Monday, November 28, 2005

From Information Society to Interaction Society?

"We are moving from the information society to the interaction society, and Lunarstorm is leading the trend," said Ola Ahlvarsson, chairman of Result, a Stockholm-based technology consulting company. "Young people here no longer accept a flow of information from above. They trust what they hear from friends on their network."

This quote is from The International Herald Tribune, from a story about Lunarstorm (Swedish link, and UK link) a Swedish internet service that 90% of high school students in Sweden belong to. This is, according to the story, "a youth audience three times larger than MTV in Sweden, two times larger than the entire readership of all of the Swedish evening newspapers combined and more members logging on daily than the total number of young Swedes watching almost every television show..."

Story link from

I found this interesting...well, because it's interesting anyway, but particularly so because of two recent blog posts, one from Jenny Levine's Shifted Librarian and the other from my colleague Lorcan Dempsey's eponymous blog.

Jenny's November 27 post said, in part: I had heard that one of the reasons our grant application to create a mobile gaming package for MLS libraries was turned down was because some reviewers didn’t understand how you then transition these kids to “traditional library services.”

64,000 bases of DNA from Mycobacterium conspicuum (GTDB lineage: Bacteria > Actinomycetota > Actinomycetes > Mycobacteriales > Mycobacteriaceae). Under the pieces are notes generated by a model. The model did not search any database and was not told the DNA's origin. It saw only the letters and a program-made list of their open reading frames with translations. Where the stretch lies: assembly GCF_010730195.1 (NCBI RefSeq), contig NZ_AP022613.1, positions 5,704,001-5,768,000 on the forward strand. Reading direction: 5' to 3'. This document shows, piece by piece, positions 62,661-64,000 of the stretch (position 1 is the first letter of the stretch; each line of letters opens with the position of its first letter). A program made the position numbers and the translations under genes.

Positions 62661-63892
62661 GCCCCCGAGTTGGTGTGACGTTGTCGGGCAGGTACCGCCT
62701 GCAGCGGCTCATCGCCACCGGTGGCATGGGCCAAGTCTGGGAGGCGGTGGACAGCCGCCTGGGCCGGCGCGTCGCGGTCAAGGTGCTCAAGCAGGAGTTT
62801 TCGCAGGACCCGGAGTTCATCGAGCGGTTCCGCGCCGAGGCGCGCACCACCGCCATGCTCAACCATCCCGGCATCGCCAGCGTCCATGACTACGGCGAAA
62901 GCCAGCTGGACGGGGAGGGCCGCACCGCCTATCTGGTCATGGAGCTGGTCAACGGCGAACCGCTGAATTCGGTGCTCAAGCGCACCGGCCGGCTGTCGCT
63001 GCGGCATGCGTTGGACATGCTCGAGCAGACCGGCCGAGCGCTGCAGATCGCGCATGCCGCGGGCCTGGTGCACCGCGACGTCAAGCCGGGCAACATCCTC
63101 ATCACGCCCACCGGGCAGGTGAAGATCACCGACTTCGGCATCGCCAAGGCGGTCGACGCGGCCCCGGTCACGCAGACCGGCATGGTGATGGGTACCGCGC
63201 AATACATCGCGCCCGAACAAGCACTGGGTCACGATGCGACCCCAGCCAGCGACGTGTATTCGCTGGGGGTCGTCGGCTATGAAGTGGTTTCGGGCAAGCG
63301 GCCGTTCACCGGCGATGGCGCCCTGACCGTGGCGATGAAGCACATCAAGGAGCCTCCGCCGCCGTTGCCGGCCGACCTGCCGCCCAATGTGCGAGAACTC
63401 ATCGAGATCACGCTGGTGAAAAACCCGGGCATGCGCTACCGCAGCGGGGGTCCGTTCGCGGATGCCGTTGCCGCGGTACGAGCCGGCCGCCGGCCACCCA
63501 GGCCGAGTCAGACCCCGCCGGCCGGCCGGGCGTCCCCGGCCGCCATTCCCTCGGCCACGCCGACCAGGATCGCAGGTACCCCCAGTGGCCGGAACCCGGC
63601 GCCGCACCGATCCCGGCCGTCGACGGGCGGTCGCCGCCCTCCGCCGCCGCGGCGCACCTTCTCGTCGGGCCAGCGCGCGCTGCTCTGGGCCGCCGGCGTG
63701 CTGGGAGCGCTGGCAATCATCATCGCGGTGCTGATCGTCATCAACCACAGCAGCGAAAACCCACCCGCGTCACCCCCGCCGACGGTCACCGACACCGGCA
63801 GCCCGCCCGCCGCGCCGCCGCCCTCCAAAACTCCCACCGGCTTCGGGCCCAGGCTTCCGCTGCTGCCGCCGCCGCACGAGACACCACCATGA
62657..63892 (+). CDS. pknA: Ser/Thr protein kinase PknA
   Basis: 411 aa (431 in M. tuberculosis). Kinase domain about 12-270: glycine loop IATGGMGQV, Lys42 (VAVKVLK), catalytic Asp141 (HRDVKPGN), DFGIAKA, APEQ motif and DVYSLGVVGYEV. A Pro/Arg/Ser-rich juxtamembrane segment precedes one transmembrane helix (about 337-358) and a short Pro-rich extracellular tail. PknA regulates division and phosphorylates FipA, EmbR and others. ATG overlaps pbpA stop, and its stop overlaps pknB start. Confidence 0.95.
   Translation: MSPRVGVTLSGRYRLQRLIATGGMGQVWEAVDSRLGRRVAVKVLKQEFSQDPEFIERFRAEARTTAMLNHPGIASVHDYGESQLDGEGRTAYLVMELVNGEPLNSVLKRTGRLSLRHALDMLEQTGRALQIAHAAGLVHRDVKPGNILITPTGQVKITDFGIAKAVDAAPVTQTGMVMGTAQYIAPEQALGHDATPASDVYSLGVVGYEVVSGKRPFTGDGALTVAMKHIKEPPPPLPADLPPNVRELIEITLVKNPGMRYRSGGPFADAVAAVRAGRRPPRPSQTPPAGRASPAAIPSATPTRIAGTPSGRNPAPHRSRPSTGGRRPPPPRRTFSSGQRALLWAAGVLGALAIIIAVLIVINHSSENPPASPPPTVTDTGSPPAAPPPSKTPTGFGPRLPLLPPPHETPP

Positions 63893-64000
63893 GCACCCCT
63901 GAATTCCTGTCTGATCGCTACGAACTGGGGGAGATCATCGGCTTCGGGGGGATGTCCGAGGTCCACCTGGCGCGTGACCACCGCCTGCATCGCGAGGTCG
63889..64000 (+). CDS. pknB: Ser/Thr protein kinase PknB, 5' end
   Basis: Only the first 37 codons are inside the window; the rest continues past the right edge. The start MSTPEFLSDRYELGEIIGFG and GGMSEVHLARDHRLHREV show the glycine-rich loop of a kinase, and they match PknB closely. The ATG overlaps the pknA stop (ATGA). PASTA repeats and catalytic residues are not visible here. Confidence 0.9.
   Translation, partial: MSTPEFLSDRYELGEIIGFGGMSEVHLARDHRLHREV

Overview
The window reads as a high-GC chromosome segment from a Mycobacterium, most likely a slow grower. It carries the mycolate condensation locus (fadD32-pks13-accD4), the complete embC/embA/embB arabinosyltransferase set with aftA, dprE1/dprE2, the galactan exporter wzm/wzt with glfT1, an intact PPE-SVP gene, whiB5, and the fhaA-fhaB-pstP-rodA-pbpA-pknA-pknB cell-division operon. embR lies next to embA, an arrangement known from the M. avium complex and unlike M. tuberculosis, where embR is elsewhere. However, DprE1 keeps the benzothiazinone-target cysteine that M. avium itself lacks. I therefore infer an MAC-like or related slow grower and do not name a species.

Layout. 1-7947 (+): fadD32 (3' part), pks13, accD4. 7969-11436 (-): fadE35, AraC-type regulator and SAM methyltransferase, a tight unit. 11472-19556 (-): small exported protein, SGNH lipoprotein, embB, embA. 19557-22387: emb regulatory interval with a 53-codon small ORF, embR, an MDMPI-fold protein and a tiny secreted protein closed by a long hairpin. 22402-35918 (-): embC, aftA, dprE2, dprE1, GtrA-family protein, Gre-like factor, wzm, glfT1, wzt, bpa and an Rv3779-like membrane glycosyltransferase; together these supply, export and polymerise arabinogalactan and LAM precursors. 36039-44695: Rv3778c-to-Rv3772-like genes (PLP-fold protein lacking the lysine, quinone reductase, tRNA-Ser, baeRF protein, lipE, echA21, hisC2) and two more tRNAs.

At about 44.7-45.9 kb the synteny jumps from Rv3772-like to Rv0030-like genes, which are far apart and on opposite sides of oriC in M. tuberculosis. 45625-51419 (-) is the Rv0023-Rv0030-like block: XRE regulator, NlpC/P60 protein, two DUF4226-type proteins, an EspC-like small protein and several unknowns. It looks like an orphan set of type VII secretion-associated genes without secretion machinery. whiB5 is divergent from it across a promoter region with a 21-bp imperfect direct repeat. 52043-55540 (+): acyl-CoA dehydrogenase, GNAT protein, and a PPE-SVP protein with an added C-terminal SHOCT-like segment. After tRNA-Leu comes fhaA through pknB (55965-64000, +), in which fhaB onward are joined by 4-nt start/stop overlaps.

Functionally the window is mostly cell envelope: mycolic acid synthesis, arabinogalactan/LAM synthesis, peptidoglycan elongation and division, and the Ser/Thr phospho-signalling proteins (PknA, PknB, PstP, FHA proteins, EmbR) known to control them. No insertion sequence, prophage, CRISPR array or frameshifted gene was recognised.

And Lorcan wrote about libraries and their communities, using the Ann Arbor District Library as an admirable example (which Jenny has too) of a library making an effort to be part of the interaction society by blogging (not many posts but lots of comments) and making a space for people to submit digital/digitized photos and documents of and about Ann Arbor.

Note to the reviewers of Jenny's grant application: provision of information is so last century. But support of community interaction? Good. And seeing we have no working crystal balls here at IAG, what sort of interaction is best for making libraries part of the community--gaming, blogging, picture-sharing, social networks--is a guess so do all of it. Do anything that raises the profile of the library in an interaction society and do it very soon.

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